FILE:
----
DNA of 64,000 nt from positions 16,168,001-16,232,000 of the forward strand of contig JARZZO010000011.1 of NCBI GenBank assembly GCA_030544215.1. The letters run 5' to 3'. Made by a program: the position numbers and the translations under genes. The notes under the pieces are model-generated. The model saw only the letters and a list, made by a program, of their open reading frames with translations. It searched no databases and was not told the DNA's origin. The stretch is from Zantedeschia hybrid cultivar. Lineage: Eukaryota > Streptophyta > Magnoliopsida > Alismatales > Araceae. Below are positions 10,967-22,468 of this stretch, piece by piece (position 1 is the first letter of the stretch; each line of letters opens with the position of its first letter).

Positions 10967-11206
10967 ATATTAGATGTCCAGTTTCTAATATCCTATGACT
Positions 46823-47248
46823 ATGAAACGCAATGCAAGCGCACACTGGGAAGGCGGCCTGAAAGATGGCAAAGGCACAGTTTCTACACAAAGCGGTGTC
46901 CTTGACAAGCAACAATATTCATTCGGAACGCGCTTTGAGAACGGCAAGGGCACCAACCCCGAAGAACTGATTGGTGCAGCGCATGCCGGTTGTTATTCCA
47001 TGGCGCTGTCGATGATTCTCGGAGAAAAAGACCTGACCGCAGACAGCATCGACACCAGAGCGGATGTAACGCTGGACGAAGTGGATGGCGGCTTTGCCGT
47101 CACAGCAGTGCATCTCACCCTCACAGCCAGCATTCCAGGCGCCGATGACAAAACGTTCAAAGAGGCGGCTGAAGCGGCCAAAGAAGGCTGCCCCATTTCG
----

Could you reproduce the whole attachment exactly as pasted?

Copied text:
DNA of 64,000 nt from positions 16,168,001-16,232,000 of the forward strand of contig JARZZO010000011.1 of NCBI GenBank assembly GCA_030544215.1. The letters run 5' to 3'. Made by a program: the position numbers and the translations under genes. The notes under the pieces are model-generated. The model saw only the letters and a list, made by a program, of their open reading frames with translations. It searched no databases and was not told the DNA's origin. The stretch is from Zantedeschia hybrid cultivar. Lineage: Eukaryota > Streptophyta > Magnoliopsida > Alismatales > Araceae. Below are positions 10,967-22,468 of this stretch, piece by piece (position 1 is the first letter of the stretch; each line of letters opens with the position of its first letter).

Positions 10967-11206
10967 ATATTAGATGTCCAGTTTCTAATATCCTATGACT
Positions 46823-47248
46823 ATGAAACGCAATGCAAGCGCACACTGGGAAGGCGGCCTGAAAGATGGCAAAGGCACAGTTTCTACACAAAGCGGTGTC
46901 CTTGACAAGCAACAATATTCATTCGGAACGCGCTTTGAGAACGGCAAGGGCACCAACCCCGAAGAACTGATTGGTGCAGCGCATGCCGGTTGTTATTCCA
47001 TGGCGCTGTCGATGATTCTCGGAGAAAAAGACCTGACCGCAGACAGCATCGACACCAGAGCGGATGTAACGCTGGACGAAGTGGATGGCGGCTTTGCCGT
47101 CACAGCAGTGCATCTCACCCTCACAGCCAGCATTCCAGGCGCCGATGACAAAACGTTCAAAGAGGCGGCTGAAGCGGCCAAAGAAGGCTGCCCCATTTCG